University Students’ Adherence to the COVID-19-guidelines: A Qualitative Study on Facilitators and Barriers

Research output: Contribution to journalArticleAcademicpeer-review


Objective: This study aims to explore students’ adherence and reasons behind the (non)adherence to the COVID-19-regulations within a university setting.

Methods: A total of 33 students participated in on-site and online focus group interviews (k = 8). Discussed topics included the general COVID-19-guidelines of the university, including keeping ≥1.5 m distance, staying at home and getting tested when
having symptoms, and wearing facemasks. Additionally, education and psychosocial wellbeing in times of COVID-19 were discussed. We also conducted online interviews with stewards (2 focus group interviews and 1 individual interview) and security/crowd control officials (1 focus group interview) to learn more about students’ (non)adherence

Results: The findings of this study show that the interviewed students were willing to adhere to the guidelines within the university buildings. They mentioned several facilitators (e.g., the infrastructure of the buildings and staff) and barriers (e.g., being together with friends and difficulties with telling others to follow the regulations) for their compliance behaviors. Some students also stated that they are not afraid of COVID-19 because they are young, while others adhered to the regulations to protect vulnerable people. Focus group interviews with stewards/security did not add anything new to the findings.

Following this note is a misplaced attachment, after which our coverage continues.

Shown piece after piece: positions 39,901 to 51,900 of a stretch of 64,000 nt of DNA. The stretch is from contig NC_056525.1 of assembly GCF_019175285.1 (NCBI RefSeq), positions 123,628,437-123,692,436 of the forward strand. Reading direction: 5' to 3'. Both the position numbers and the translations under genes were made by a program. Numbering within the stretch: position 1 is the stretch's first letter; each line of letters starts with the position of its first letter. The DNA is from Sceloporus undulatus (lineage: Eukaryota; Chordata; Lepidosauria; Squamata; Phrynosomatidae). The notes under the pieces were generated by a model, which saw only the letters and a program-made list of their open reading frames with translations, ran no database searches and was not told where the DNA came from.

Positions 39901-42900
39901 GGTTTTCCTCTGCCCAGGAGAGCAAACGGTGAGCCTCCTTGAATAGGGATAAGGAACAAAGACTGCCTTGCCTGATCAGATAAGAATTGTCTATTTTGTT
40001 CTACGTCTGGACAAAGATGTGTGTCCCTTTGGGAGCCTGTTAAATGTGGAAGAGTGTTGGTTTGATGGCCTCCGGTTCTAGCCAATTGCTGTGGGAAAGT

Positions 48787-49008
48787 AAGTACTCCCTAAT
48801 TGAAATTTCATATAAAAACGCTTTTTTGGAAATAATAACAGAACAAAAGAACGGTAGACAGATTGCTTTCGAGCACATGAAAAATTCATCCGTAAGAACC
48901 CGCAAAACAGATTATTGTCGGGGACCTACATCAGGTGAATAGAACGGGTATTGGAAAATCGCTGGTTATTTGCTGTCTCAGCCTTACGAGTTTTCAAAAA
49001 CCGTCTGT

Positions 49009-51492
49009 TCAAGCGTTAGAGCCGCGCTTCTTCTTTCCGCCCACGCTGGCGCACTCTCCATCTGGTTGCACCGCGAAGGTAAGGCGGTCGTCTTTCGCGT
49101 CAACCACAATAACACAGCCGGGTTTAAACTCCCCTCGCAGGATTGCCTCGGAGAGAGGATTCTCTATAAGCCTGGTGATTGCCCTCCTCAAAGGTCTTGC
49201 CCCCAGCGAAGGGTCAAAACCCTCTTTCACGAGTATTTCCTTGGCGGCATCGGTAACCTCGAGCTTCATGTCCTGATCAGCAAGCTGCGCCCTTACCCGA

Conclusion: To create a safe environment within the university and alleviate the spread of the virus, future interventions require targeting the determinants of students’ non-adherence behaviors, such as lower risk perception (e.g., being young and no perceived threat/low vulnerability) and lower self-efficacy (e.g., for keeping distance, to determine symptoms for testing/isolating and to correct others).
Original languageEnglish
Pages (from-to)114-123
JournalHealth Psychology Bulletin
Issue number1
Publication statusPublished - 2021

Cite this